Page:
Besides, the organic similarities between Japanese and German aesthetics are very clear. “In Germany, like in Japan, feudal structures lasted long,” remarked Sander. “Expertise craftsmanship was encouraged by the fact that there were few other venues for artistic people...Japan has a lot of respect for quality and for innovation.” +J would rise to it’s own level of cult status, stretching from 2009 to the end of 2011. A small collection of +J favorites would re-release at Uniqlo stores in 2014 and 2015 under the “Best of +J” collection.
As Sander’s work with Uniqlo came to a close, Simons announced his departure from the Jil Sander brand, famously swapping the German house for historic halls of Dior. Once again, the house was left without a creative director, and for one last time, Sander returned to the house that bore her name. By this time, the Prada Group had relinquished its ownership over the Jil Sander brand, with Change Capital Partners acquiring Jil Sander in 2006, only to sell it to Japan’s Onward Holdings two years later. Finally free of the headaches, oversight and strife generated by Bertelli and Prada, Sander was ready for her final comeback. Starting with the Spring/Summer 2013 menswear collection and spanning to the Spring/Summer 2014 women’s collection, this period would prove to be Sander’s final stint at the brand she founded.
After a handful of seasons handled by the “Jil Sander team” received mixed reviews, the brand welcomed Rodolfo Paglialunga as its creative director—a designer with experience at Vionnet and (ironically) Prada. Paglialunga’s tenure at Sander started off with a bittersweet Spring/Summer 2015 women’s collection, ultimately yielding a series of mixed-review collections that finished upon his departure from Jil Sander following the Fall/Winter 2017 women’s collection.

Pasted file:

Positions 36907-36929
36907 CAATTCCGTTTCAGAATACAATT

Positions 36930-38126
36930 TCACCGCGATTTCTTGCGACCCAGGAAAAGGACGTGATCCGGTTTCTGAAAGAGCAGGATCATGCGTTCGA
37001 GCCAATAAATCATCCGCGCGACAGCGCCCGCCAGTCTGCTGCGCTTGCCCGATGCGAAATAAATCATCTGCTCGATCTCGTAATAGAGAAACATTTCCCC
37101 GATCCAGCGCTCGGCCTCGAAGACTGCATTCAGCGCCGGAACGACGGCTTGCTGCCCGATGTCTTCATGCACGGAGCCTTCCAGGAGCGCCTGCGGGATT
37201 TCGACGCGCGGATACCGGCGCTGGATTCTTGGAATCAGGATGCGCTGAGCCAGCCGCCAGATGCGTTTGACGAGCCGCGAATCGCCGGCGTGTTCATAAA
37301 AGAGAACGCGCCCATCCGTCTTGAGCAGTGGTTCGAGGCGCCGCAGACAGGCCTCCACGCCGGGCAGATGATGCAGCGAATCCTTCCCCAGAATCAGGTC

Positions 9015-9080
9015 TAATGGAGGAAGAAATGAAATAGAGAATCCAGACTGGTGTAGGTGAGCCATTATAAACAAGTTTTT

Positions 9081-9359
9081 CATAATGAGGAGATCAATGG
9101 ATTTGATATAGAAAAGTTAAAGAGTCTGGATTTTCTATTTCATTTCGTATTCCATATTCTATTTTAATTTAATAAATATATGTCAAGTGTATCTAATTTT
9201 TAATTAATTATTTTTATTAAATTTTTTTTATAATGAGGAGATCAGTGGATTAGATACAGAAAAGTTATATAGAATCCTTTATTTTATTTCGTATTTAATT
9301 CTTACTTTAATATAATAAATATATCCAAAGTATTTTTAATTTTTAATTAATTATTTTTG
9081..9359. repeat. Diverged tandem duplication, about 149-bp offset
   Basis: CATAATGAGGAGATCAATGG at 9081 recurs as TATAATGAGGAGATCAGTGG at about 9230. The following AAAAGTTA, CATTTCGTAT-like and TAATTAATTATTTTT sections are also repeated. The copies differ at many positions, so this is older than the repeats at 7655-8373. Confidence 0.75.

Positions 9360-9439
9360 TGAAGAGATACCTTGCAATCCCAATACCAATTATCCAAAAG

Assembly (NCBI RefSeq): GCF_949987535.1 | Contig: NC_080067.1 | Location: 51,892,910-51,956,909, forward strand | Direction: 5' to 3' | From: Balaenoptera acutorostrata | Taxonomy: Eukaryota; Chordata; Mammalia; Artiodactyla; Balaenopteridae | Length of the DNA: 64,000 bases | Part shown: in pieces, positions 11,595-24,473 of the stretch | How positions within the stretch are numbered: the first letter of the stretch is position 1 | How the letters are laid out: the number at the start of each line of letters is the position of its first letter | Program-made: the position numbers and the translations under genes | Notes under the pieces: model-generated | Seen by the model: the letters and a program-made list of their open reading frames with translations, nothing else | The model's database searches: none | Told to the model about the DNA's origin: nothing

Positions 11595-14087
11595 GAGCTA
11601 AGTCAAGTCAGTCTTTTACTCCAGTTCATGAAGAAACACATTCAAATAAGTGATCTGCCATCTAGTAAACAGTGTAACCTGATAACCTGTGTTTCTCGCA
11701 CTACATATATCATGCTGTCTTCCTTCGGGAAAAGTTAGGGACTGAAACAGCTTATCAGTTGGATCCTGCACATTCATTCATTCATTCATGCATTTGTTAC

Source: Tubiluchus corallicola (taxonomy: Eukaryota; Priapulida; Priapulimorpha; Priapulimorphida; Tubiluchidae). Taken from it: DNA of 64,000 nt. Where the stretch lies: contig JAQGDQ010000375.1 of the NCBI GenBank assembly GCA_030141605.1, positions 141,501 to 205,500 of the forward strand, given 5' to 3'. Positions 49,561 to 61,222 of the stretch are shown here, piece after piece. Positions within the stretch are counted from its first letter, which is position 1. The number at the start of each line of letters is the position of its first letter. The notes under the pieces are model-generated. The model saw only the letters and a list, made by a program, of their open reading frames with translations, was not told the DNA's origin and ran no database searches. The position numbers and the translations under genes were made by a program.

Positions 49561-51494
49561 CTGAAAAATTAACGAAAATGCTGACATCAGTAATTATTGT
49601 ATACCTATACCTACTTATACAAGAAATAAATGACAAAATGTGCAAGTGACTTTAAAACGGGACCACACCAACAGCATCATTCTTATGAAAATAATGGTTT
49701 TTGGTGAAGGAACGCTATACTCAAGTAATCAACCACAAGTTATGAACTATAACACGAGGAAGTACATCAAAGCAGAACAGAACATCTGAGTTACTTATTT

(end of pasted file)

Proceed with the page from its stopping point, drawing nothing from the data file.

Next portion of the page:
For a brand as influential as Jil Sander, the future has always seemed to be in flux. However, the brand’s new creative directors—Luke and Lucie Meier, the husband and wife design duo behind OAMC—seems to be a return to form. Together the pair boast a shared design experience that spans everything from Balenciaga to Luke Meier's tenure at the helm of Supreme. Considering that Lucie Meier has worked under three visionary creative directors (Nicolas Ghesquière at Balenciaga, Raf Simons at Dior and Marc Jacobs at Louis Vuitton), there’s little doubt surrounding the pair’s pedigree. After showing their first collection for Resort 2018, there’s a renewed sense of promise for Jil Sander. The pair will debut their designs for the runway in September 2017.
Jil Sander—both the woman and the brand that bears her name—has seen its share of good times and bad. From the misunderstood collections in the label’s first years, to the thriving 90s; from the designer’s clashes with the Prada Group, to the brand’s rebirth under Simons; from the mixed reviews under Paglialunga, to the optimism surrounding the Meiers’ appointment, Jil Sander is a brand with a complicated past that contrasts with its signature aesthetics. Through it all though, the brand has always found itself centered back on its namesake’s penchant for an elegant purity. But if, after looking back at all the ups and downs, you’re still trying to define what “Jil Sander” is, let the woman explain it in her own words:
“Since childhood, I have been interested in men’s clothes. Fabrics, cuts, colors — everything there seemed less flimsy and whimsical. This may have given my work an androgynous edge. But I like femininity, not of the devout, but of the self-assured, cool and sophisticated kind. I hope to provide clothes which underline the attractiveness of character, intelligence and personal charisma.”